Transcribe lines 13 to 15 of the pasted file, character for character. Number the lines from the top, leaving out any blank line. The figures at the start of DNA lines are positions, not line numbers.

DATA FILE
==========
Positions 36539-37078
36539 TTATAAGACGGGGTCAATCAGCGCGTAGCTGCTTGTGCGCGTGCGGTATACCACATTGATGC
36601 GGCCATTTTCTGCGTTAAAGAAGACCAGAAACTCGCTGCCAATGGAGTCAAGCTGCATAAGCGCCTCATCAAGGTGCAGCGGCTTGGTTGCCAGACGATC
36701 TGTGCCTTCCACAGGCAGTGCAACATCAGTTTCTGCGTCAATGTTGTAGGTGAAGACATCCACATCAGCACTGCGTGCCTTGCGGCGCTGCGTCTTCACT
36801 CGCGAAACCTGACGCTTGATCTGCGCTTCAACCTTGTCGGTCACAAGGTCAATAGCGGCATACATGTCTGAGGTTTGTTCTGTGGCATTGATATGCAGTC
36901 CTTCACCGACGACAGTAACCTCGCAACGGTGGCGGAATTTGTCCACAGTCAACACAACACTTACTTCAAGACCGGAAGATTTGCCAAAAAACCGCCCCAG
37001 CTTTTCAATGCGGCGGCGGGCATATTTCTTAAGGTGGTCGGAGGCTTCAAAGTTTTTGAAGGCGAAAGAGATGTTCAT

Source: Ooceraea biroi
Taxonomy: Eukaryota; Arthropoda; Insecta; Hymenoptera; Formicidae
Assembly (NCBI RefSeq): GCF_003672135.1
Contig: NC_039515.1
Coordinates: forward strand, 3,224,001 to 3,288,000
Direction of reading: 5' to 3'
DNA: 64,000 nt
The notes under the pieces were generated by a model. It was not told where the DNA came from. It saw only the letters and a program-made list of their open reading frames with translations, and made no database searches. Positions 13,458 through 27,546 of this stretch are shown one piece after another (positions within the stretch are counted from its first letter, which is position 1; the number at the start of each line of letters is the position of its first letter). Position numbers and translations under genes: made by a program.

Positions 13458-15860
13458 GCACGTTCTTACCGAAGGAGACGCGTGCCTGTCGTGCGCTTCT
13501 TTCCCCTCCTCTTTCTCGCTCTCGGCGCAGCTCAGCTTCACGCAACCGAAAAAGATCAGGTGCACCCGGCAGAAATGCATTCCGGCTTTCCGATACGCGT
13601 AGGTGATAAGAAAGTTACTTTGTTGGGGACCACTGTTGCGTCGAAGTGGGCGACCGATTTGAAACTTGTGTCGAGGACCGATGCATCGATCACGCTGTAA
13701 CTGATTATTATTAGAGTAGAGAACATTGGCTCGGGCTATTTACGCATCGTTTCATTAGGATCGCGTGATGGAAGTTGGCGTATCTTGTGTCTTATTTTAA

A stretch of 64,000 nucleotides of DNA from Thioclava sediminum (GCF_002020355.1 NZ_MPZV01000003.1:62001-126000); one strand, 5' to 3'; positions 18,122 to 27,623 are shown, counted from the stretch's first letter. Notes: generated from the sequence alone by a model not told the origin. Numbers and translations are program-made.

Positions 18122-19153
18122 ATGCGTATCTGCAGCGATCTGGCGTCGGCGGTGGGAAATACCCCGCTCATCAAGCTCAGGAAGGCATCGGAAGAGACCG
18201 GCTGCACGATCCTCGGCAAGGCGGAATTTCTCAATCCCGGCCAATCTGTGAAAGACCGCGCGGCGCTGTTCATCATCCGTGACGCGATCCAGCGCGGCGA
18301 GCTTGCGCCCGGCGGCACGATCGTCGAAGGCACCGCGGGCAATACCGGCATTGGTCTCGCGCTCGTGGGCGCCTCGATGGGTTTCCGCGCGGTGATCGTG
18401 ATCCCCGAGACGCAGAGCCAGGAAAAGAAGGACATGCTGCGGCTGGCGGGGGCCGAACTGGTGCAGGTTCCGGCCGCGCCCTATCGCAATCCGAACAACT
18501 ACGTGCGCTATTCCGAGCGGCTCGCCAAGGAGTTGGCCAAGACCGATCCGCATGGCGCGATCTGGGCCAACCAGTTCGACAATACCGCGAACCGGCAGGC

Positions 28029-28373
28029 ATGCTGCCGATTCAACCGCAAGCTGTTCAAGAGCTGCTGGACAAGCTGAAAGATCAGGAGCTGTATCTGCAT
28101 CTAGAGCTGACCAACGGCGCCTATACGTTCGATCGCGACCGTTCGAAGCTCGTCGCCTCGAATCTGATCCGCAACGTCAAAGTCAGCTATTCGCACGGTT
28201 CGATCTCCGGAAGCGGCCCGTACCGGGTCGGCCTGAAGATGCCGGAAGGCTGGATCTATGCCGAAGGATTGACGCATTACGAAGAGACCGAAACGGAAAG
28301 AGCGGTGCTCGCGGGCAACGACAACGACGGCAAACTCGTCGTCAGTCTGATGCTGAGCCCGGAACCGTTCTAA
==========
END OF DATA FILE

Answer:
Direction of reading: 5' to 3'
DNA: 64,000 nt
The notes under the pieces were generated by a model. It was not told where the DNA came from. It saw only the letters and a program-made list of their open reading frames with translations, and made no database searches. Positions 13,458 through 27,546 of this stretch are shown one piece after another (positions within the stretch are counted from its first letter, which is position 1; the number at the start of each line of letters is the position of its first letter). Position numbers and translations under genes: made by a program.